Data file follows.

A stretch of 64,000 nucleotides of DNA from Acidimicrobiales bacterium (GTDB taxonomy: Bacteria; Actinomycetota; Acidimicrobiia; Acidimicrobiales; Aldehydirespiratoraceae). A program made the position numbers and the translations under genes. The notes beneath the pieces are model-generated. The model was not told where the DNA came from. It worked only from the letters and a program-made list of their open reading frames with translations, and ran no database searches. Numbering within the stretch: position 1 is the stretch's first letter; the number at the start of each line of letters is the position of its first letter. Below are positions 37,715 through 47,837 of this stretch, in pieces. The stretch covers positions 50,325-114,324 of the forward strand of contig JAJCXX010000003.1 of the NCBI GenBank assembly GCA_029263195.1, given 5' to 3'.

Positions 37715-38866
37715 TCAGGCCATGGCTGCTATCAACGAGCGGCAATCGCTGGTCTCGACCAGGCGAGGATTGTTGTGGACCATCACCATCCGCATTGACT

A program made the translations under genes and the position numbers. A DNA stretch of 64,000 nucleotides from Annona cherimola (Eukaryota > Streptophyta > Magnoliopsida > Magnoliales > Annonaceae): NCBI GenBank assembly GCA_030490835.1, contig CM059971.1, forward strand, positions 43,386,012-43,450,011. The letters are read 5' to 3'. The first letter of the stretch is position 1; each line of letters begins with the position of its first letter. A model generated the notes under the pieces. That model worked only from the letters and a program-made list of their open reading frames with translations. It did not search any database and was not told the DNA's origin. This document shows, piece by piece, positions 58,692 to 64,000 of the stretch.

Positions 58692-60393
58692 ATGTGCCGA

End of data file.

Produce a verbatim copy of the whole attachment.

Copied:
A stretch of 64,000 nucleotides of DNA from Acidimicrobiales bacterium (GTDB taxonomy: Bacteria; Actinomycetota; Acidimicrobiia; Acidimicrobiales; Aldehydirespiratoraceae). A program made the position numbers and the translations under genes. The notes beneath the pieces are model-generated. The model was not told where the DNA came from. It worked only from the letters and a program-made list of their open reading frames with translations, and ran no database searches. Numbering within the stretch: position 1 is the stretch's first letter; the number at the start of each line of letters is the position of its first letter. Below are positions 37,715 through 47,837 of this stretch, in pieces. The stretch covers positions 50,325-114,324 of the forward strand of contig JAJCXX010000003.1 of the NCBI GenBank assembly GCA_029263195.1, given 5' to 3'.

Positions 37715-38866
37715 TCAGGCCATGGCTGCTATCAACGAGCGGCAATCGCTGGTCTCGACCAGGCGAGGATTGTTGTGGACCATCACCATCCGCATTGACT

A program made the translations under genes and the position numbers. A DNA stretch of 64,000 nucleotides from Annona cherimola (Eukaryota > Streptophyta > Magnoliopsida > Magnoliales > Annonaceae): NCBI GenBank assembly GCA_030490835.1, contig CM059971.1, forward strand, positions 43,386,012-43,450,011. The letters are read 5' to 3'. The first letter of the stretch is position 1; each line of letters begins with the position of its first letter. A model generated the notes under the pieces. That model worked only from the letters and a program-made list of their open reading frames with translations. It did not search any database and was not told the DNA's origin. This document shows, piece by piece, positions 58,692 to 64,000 of the stretch.

Positions 58692-60393
58692 ATGTGCCGA